3 1/2 stars
Since I began posting movie reviews here, I have tried alternating between first run movies and those on DVD. You will notice with today’s review it is of a film I saw this past week at the theater, instead of one at home. The reason is simple; if you are so inclined to view this movie, do not spend any money seeing it in a movie theater. Do not waste any money on it. The first 15-20 minutes started out well, with Bruce Willis (Moonrise Kingdom, Die Hard franchise) as Martin doing okay, for what seemed like a typical role for him. Taking his family out sailing on his boat, Martin tried to keep the peace, though it was obvious there was tension between him and his son Will, played by Henry Cavill (Stardust, Immortals). When there was a slight accident on the boat, Will swam to shore to get first aid. With supplies in hand, he returned to the beach only to discover the sailing boat was gone. It did not take Will long to find the boat tucked away in a nearby cove. Imagine the surprise he got when finally reaching the boat he discovered it was deserted. The search for his family would lead Will on a high stakes chase, that involved the CIA and terrorists all looking for a mysterious briefcase. Let me make this easy for you: the story was dopey, the acting was putrid and the action scenes went by so fast, I had a hard time figuring out what the heck was going on. This movie looked like it was one of those payback films, where actors had to sign on to repay a favor to some producer or movie studio honcho. The whole time watching this movie I thought the missing family members were the lucky ones; they did not have to stay and watch this mess.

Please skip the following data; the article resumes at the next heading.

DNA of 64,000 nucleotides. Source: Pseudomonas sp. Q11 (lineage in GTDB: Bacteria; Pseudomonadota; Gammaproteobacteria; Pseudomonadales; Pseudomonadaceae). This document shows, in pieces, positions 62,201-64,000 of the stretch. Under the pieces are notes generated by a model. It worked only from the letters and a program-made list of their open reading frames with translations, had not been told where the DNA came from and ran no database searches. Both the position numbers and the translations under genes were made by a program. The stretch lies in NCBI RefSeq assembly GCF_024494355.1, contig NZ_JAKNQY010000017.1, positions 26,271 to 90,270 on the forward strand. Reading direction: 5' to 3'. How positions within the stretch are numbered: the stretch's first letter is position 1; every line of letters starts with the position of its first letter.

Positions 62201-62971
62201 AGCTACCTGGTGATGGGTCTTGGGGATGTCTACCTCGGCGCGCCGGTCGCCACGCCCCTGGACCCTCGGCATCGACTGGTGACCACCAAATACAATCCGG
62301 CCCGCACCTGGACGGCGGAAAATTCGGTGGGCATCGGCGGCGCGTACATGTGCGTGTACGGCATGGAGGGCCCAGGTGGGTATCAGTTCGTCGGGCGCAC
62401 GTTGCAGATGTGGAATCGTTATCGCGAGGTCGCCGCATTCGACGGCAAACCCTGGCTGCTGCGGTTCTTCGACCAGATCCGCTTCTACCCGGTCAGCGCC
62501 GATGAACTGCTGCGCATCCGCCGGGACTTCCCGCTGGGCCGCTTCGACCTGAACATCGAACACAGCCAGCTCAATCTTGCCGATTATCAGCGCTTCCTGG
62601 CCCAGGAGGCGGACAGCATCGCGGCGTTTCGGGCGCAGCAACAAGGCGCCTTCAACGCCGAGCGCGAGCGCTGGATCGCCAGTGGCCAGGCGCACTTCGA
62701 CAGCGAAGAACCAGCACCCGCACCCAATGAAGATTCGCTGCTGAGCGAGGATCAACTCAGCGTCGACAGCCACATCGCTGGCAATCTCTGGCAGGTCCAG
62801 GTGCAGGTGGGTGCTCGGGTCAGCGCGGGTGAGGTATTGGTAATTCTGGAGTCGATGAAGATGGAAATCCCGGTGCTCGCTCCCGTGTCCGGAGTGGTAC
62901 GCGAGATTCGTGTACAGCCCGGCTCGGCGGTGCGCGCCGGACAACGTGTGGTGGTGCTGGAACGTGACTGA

1 2/3 stars
Do you remember your first love or infatuation? I remember my first love or should I say what I thought was love when I was in the 5th grade. For my very first date, my mother took Diane and me to an afternoon movie–natch. This quirky film was about first love. It took me a short time before I could get into the rhythm of this funny movie. Set in the 1960’s; Sam and Suzy, played by newcomers Jaren Gilman and Kara Hayward, were the young couple in love. They decided to run away which brought the citizens of their small, New England town to come out and search for them. The director Wes Anderson (The Royal Tenenbaums, Fantastic Mr. Fox) assembled an eclectic group of fine actors for this film. For example, there was Edward Norton (The Illusionist, Fight Club) as the Scout Master, Bill Murray (Lost in Translation, Groundhog Day) as Walt Bishop and Bruce Willis (Die Hard franchise, The Sixth Sense) as Captain Sharp were among the ensemble of notable actors. Each character had a different view about the fleeing 12 year old kids, who wanted to get married. The way Mr. Anderson filmed the scenes, my eyes were constantly treated to novel shots filled with nostalgic trappings. I almost felt as if I needed to see this movie again because I may have missed something. From an innocent time long ago, with a cast of characters, everything was set into motion with the onset of first love.
3 1 /4 stars